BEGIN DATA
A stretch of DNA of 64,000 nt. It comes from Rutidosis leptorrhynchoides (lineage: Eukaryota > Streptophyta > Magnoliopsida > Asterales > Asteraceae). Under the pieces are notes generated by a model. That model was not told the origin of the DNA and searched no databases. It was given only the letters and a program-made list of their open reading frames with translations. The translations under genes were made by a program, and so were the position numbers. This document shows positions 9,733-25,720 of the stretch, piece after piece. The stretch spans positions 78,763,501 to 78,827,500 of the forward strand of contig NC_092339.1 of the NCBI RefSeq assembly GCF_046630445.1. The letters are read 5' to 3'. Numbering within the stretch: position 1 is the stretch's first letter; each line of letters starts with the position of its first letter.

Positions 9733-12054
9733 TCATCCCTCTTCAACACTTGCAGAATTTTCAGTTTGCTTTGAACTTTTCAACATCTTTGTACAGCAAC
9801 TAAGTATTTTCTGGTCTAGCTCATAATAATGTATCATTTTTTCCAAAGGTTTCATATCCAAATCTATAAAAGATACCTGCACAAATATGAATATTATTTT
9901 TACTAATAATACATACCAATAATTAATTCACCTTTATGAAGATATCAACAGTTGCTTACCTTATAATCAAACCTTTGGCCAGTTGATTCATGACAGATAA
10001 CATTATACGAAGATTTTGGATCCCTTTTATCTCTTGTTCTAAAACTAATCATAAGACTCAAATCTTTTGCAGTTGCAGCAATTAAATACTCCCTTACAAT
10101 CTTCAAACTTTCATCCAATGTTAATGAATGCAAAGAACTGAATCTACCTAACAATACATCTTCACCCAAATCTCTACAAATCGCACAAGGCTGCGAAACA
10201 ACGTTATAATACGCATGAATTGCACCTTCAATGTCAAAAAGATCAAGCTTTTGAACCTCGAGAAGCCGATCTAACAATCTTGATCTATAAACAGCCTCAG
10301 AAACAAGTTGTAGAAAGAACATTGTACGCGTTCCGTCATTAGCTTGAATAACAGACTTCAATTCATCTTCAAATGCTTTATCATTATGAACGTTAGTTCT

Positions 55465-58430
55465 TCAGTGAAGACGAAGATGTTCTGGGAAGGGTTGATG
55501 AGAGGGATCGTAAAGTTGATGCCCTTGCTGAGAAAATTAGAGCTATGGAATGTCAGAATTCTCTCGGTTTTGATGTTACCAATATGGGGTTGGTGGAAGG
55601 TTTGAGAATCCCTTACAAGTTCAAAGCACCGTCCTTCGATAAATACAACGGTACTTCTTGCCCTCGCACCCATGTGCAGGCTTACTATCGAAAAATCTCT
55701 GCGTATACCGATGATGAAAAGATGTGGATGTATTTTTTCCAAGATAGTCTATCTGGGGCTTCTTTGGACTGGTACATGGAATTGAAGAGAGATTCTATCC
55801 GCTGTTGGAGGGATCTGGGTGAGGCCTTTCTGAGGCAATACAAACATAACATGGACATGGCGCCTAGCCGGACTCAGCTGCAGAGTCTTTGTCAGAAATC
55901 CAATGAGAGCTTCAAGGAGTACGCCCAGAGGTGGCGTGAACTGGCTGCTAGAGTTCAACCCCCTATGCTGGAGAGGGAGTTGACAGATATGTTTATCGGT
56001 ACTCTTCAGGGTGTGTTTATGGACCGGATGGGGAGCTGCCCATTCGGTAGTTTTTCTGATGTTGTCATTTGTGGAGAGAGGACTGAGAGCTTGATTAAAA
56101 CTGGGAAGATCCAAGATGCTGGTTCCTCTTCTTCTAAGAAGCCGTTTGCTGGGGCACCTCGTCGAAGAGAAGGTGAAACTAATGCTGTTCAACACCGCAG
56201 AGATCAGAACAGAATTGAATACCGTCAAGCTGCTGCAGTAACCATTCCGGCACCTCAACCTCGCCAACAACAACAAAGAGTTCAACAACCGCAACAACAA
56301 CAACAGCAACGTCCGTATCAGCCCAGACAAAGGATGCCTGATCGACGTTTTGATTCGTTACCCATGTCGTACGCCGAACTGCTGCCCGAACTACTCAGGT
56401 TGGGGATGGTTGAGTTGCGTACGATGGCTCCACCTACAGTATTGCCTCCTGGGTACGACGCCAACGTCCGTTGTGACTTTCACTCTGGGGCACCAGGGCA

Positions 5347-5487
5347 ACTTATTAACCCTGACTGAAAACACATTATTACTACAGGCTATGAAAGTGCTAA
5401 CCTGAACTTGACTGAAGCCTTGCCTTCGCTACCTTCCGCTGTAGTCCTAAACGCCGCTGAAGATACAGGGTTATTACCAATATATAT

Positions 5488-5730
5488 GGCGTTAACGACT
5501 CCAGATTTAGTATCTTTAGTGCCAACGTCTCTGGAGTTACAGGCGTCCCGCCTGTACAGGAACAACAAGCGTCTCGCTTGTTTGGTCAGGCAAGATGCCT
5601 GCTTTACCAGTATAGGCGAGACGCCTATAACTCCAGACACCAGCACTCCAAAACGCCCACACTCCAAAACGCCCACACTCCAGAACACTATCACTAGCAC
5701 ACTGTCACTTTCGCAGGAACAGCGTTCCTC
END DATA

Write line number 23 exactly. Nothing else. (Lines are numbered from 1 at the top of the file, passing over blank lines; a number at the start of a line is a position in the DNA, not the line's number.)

5347 ACTTATTAACCCTGACTGAAAACACATTATTACTACAGGCTATGAAAGTGCTAA